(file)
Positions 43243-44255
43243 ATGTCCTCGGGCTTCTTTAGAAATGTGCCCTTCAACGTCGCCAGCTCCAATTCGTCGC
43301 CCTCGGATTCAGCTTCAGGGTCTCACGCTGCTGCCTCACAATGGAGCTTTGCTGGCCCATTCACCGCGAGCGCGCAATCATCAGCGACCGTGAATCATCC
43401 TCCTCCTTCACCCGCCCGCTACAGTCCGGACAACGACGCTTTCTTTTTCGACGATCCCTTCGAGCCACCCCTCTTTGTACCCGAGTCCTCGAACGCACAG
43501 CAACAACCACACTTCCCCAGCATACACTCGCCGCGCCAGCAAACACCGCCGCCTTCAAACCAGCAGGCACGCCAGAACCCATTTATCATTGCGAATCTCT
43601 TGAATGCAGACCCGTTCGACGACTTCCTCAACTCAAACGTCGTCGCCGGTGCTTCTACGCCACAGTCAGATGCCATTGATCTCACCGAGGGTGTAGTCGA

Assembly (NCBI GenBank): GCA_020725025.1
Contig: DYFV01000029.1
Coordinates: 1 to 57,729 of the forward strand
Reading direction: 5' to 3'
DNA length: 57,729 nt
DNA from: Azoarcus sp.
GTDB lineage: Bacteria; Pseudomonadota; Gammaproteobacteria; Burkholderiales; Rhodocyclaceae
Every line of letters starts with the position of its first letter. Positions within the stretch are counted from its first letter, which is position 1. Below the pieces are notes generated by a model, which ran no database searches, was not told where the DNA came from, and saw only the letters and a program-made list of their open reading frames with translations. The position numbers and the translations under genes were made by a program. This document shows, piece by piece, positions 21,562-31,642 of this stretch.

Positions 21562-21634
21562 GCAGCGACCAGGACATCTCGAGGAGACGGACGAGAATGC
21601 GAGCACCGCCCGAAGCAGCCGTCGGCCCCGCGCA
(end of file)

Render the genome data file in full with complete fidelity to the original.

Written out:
Positions 43243-44255
43243 ATGTCCTCGGGCTTCTTTAGAAATGTGCCCTTCAACGTCGCCAGCTCCAATTCGTCGC
43301 CCTCGGATTCAGCTTCAGGGTCTCACGCTGCTGCCTCACAATGGAGCTTTGCTGGCCCATTCACCGCGAGCGCGCAATCATCAGCGACCGTGAATCATCC
43401 TCCTCCTTCACCCGCCCGCTACAGTCCGGACAACGACGCTTTCTTTTTCGACGATCCCTTCGAGCCACCCCTCTTTGTACCCGAGTCCTCGAACGCACAG
43501 CAACAACCACACTTCCCCAGCATACACTCGCCGCGCCAGCAAACACCGCCGCCTTCAAACCAGCAGGCACGCCAGAACCCATTTATCATTGCGAATCTCT
43601 TGAATGCAGACCCGTTCGACGACTTCCTCAACTCAAACGTCGTCGCCGGTGCTTCTACGCCACAGTCAGATGCCATTGATCTCACCGAGGGTGTAGTCGA

Assembly (NCBI GenBank): GCA_020725025.1
Contig: DYFV01000029.1
Coordinates: 1 to 57,729 of the forward strand
Reading direction: 5' to 3'
DNA length: 57,729 nt
DNA from: Azoarcus sp.
GTDB lineage: Bacteria; Pseudomonadota; Gammaproteobacteria; Burkholderiales; Rhodocyclaceae
Every line of letters starts with the position of its first letter. Positions within the stretch are counted from its first letter, which is position 1. Below the pieces are notes generated by a model, which ran no database searches, was not told where the DNA came from, and saw only the letters and a program-made list of their open reading frames with translations. The position numbers and the translations under genes were made by a program. This document shows, piece by piece, positions 21,562-31,642 of this stretch.

Positions 21562-21634
21562 GCAGCGACCAGGACATCTCGAGGAGACGGACGAGAATGC
21601 GAGCACCGCCCGAAGCAGCCGTCGGCCCCGCGCA